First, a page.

If you haven't figured yet, the coil with the hammer is a speaker, not a perfect one, but a speaker anyway, and that also means that the system can be used as an electrodynamic microphone. Any ordinary speaker is an electrodynamic microphone at the same time, if you hook it up to an audio amplifier using normal microphone input.
So this was how actually they, the KGB, did their eavesdropping, I thought. They didn't need to freeze outside or put bugs in our homes, because they had a nice wiretapping device in every single home in the country. The shocking part of it was that they didn't just eavesdrop phone conversations - that one was kind of obvious. They were able to hear everything. The PSTN switching stations were considered strategic objects, they were under KGB's control and surely it was no problem for them to get a few powerful amplifiers hooked up to certain lines leading to homes they needed to eavesdrop. Simple!
Any facility executive involved in the design of a new building would agree that security is one important goal for the new facility. These days, facility executives are likely to say that green design is another priority. Unfortunately, these two goals are often in conflict. Consider the issues that arise when even a parking lot is being designed. From a security perspective, bright lights in the parking lot enable security cameras to pick up all activity at night. From a green point of view, a brightly lit parking lot is a waste of energy and a source of light pollution. An advocate of green design would argue for plenty of leafy trees and bushes in the parking lot to minimize the urban heat island effect; a security consultant would reply that trees in the lot will block surveillance cameras and provide hiding places for would-be criminals.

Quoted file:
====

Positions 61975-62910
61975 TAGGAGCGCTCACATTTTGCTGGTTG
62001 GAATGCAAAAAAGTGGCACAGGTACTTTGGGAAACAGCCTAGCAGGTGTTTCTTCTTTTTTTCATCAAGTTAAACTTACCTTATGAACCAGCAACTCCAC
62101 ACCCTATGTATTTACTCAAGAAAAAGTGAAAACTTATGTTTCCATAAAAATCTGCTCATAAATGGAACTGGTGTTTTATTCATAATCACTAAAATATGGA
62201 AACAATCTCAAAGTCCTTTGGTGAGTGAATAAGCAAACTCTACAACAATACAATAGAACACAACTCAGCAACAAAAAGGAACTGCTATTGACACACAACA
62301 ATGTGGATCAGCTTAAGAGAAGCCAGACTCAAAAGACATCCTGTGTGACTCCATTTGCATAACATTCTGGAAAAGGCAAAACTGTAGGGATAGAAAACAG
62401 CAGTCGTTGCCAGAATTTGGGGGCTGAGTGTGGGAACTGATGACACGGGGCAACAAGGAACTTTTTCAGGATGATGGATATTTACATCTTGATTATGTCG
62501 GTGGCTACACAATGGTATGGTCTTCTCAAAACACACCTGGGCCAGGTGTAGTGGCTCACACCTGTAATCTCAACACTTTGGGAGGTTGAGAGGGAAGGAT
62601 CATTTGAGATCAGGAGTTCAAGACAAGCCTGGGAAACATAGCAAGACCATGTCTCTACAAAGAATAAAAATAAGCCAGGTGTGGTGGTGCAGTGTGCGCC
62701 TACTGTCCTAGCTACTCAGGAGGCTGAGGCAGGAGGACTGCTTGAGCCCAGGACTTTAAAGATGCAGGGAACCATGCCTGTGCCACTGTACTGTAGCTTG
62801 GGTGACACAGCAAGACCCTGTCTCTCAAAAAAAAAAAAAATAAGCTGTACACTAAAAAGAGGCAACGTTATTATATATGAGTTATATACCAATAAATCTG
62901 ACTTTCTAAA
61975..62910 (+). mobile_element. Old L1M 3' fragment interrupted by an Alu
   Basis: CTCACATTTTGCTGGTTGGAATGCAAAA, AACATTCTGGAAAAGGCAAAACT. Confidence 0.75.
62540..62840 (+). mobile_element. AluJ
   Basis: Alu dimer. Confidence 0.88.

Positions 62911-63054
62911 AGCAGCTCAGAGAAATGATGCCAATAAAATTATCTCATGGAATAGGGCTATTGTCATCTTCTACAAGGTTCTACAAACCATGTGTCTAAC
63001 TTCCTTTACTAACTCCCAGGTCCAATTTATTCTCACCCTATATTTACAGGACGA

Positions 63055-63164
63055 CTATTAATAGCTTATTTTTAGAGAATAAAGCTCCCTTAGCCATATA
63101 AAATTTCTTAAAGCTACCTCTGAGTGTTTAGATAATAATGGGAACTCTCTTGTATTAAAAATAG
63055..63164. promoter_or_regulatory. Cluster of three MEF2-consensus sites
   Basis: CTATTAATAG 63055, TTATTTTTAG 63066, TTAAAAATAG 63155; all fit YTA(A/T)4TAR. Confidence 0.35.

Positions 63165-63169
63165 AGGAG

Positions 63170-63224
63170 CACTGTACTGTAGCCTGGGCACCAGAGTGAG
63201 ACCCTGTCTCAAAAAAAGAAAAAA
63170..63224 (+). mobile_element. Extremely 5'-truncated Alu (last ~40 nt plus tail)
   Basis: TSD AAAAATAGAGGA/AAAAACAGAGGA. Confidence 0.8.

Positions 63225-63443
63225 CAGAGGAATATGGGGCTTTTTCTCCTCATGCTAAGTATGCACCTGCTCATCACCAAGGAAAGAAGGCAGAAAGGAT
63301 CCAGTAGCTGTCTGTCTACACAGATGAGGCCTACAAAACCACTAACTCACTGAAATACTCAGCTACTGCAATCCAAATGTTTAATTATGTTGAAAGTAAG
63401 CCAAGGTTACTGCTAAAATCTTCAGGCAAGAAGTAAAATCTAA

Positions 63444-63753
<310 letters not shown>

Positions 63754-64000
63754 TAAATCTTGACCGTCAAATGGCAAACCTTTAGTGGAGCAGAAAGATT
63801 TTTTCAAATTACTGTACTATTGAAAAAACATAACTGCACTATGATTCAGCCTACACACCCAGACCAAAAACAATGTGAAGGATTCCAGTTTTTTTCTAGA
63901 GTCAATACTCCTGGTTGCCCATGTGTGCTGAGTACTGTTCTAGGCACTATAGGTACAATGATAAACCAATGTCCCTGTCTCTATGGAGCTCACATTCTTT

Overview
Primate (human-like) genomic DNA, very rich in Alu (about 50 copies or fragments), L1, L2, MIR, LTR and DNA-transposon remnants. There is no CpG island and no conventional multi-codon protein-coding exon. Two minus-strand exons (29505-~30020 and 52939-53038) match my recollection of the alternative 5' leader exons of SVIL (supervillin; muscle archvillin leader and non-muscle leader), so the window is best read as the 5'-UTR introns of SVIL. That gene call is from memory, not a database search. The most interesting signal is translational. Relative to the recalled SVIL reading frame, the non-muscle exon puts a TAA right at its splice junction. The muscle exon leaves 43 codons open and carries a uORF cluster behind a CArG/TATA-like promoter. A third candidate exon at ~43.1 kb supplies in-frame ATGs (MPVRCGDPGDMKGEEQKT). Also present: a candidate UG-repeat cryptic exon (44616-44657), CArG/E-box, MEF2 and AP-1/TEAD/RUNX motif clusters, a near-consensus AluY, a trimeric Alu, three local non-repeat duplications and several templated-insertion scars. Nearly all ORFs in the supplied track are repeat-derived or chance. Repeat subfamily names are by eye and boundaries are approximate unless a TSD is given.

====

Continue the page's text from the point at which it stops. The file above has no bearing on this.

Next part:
There is no shortage of conflicts between sustainability and security goals. Fortunately these conflicts can be resolved to the mutual benefit of both parties, resulting in sustainable and secure buildings and campuses. This balance can be best achieved if security is involved early in the design process.
When he went to court for hearings, he could see the system was flawed. He would arrive on the twelfth floor in handcuffs and attached at the waist to a dozen other inmates. A correction officer would lead them into the bull pen, an area where inmates wait for their lawyers. From the bull pen, the inmates would follow their lawyers or court officials either up a set of back stairs into a courtroom or down a set of stairs.
The more Tackmann went to court, the more he noticed that once the inmate at the head of the line would get uncuffed and turn into the bull pen, he would be out of view of the correction officer at the back of the line. He could then avoid the bull pen and dart down the rear stairs.
On the morning of September 30, Tackmann prepared for court in Manhattan. He dressed in a light-gray three-piece suit that he thinks was his stepfather’s. He wore two sets of dress socks. One around his feet, the other around the Rikers Island slippers he was ordered to wear ("to make them look like shoes; they looked like suede shoes").